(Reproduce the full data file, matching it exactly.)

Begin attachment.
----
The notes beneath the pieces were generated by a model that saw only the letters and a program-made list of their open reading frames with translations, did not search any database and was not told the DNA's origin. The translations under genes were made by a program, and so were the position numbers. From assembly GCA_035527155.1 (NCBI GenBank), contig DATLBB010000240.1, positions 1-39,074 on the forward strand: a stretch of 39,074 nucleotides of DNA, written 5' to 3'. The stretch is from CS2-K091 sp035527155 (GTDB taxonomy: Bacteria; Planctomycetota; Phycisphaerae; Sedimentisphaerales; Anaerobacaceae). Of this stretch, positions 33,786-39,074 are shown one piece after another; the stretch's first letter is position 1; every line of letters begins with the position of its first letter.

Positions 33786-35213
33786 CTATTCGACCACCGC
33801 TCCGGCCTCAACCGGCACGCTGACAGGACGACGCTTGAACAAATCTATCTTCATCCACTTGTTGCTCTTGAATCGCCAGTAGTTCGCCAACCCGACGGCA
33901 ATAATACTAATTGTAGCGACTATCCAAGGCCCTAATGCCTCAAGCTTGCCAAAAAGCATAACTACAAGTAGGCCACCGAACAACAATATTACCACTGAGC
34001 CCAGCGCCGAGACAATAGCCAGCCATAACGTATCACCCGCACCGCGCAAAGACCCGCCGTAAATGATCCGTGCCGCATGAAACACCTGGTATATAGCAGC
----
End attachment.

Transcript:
The notes beneath the pieces were generated by a model that saw only the letters and a program-made list of their open reading frames with translations, did not search any database and was not told the DNA's origin. The translations under genes were made by a program, and so were the position numbers. From assembly GCA_035527155.1 (NCBI GenBank), contig DATLBB010000240.1, positions 1-39,074 on the forward strand: a stretch of 39,074 nucleotides of DNA, written 5' to 3'. The stretch is from CS2-K091 sp035527155 (GTDB taxonomy: Bacteria; Planctomycetota; Phycisphaerae; Sedimentisphaerales; Anaerobacaceae). Of this stretch, positions 33,786-39,074 are shown one piece after another; the stretch's first letter is position 1; every line of letters begins with the position of its first letter.

Positions 33786-35213
33786 CTATTCGACCACCGC
33801 TCCGGCCTCAACCGGCACGCTGACAGGACGACGCTTGAACAAATCTATCTTCATCCACTTGTTGCTCTTGAATCGCCAGTAGTTCGCCAACCCGACGGCA
33901 ATAATACTAATTGTAGCGACTATCCAAGGCCCTAATGCCTCAAGCTTGCCAAAAAGCATAACTACAAGTAGGCCACCGAACAACAATATTACCACTGAGC
34001 CCAGCGCCGAGACAATAGCCAGCCATAACGTATCACCCGCACCGCGCAAAGACCCGCCGTAAATGATCCGTGCCGCATGAAACACCTGGTATATAGCAGC